Bayou Liberty was the Northshore stream of my growing up. While the Tchefuncte River was bigger and better known, little Bayou Liberty, which ran near Slidell and entered into Lake Pontchartrain, held a special place for one niche of the population: adolescent boys, particularly those who belonged to the Boy Scouts.

Camp Salmon, a regional gathering spot for area scouts was on Bayou Liberty. It was there that I first experienced riding in a canoe. Two of us boarded the craft, which was pushed into the water where it sank maybe five feet out. Sure the boats were leaky, but at least the water was shallow. The incident gave credence to a campfire song, “The Deacon Went Down,” in which one of the refrains was:
Well you can’t get to heave in a Camp Salmon Boat
Because the doggone things
Don’t even float.

(Another refrain poked fun at the scoutmaster who, let’s say his name was Jones:
Well you can’t get to heaven in Mr. Jones’ shoes
Because the doggone things
Are filled with booze.)

Those songs no longer echo off the Bayou Liberty waterfront because the camp eventually moved to a new location in Mississippi and its site was converted into pricey waterfront property.

When I last rode on Bayou Liberty it was on a party barge of one of the residents – and his boat did float. A ride now includes pointing to the waterfront backyards of the very-wealthy’s summer homes. Scant mention is made of where Camp Salmon once was, thought the real historic sport is nearby. It was on Bayou Liberty that a boat chase scene was filmed for the 1973 James Bond film, Live and Let Die. Fortunately for Roger Moore, his boat didn’t sink either, though we cannot rule out James Bond’s shoes being filled with booze.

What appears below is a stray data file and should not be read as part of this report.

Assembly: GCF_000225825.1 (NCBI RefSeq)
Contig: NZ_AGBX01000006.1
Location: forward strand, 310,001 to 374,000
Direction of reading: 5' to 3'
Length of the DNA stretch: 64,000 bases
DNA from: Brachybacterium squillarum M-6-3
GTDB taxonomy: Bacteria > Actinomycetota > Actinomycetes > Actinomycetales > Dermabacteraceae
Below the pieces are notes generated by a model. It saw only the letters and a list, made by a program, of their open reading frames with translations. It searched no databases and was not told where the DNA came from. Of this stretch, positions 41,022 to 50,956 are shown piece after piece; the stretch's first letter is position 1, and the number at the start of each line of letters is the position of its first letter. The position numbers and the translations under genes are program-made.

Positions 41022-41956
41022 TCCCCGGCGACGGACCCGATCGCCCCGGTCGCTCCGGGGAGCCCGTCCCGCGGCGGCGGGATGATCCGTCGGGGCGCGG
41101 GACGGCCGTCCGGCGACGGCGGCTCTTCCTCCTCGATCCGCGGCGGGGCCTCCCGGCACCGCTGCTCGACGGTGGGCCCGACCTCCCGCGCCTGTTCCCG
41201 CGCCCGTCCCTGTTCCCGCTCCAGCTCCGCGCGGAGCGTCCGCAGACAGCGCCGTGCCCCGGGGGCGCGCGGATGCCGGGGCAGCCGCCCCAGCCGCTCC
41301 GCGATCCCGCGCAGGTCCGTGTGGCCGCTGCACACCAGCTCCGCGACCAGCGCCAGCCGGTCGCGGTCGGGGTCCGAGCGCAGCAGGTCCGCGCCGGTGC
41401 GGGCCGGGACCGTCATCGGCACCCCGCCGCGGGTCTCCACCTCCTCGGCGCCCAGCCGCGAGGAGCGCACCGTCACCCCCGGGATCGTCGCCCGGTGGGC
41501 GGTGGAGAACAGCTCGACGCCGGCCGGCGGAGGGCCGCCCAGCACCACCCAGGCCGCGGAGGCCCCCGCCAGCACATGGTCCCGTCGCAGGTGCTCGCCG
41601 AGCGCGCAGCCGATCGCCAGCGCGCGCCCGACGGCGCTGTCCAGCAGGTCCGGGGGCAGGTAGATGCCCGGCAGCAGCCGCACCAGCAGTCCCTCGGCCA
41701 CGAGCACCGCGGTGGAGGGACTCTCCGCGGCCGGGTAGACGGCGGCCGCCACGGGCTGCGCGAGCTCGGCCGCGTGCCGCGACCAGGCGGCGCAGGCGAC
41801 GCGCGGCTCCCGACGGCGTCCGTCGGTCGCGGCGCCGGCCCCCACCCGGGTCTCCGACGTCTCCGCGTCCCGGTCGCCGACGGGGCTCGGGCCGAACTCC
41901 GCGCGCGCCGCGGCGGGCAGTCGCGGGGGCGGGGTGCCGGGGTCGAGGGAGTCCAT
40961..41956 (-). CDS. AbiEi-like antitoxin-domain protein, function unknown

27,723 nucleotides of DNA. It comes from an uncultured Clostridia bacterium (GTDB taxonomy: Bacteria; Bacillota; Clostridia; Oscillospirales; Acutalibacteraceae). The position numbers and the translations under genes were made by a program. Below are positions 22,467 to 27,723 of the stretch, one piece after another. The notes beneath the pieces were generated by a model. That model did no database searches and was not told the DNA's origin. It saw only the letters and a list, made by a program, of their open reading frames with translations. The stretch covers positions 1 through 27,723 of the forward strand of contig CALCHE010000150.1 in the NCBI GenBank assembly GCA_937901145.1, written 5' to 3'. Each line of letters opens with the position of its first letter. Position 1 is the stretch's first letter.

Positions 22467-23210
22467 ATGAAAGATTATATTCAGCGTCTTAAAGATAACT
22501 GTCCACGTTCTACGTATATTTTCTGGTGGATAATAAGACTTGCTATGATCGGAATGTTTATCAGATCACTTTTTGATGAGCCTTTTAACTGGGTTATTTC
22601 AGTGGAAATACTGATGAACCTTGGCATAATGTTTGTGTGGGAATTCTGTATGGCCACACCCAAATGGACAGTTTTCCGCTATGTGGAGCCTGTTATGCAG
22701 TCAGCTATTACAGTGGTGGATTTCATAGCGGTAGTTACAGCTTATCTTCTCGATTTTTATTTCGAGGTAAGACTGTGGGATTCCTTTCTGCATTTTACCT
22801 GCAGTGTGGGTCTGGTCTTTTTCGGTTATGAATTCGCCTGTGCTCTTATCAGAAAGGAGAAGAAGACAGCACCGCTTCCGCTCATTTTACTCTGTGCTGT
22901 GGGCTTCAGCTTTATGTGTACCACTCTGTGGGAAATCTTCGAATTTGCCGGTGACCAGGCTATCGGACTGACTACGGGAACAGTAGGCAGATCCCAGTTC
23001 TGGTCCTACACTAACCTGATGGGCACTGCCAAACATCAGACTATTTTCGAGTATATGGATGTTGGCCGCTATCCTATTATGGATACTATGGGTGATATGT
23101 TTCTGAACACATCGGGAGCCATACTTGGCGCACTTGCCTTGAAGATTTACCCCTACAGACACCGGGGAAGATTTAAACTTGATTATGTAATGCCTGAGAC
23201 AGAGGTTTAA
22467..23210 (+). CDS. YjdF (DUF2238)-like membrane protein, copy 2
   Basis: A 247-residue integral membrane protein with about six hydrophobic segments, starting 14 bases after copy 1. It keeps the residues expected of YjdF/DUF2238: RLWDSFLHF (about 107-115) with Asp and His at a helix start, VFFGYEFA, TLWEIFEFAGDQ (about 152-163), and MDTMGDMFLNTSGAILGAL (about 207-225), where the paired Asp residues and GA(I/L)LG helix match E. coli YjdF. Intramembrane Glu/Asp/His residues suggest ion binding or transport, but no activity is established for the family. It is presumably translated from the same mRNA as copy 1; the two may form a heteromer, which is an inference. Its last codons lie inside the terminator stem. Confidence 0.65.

As a senior scout, I experienced a rite of passage one night in the Camp Salmon thickets along Bayou Liberty. Several of us were being initiated into an honor camping organization called the Order of the Arrow. After dark we were escorted into the woods and each assigned a place where we had to camp out alone that night. I don’t recall if I smuggled a small radio, though it would have been like me to have done so. I do recall that the moon cooperated and it wasn’t especially dark that night, though the sensory experience that truly warded off the fright is that I must have been located near Highway 433. I could hear cars chugging by with their radios blaring throughout the evening. I survived untouched by beast or Hun.

For our efforts we received cool looking white sashes with the image of a red arrow down the center. Curiously, I never wore the sash again. As happens to teenage boys, their situations begin to change. Soon we would all be sailing in new directions.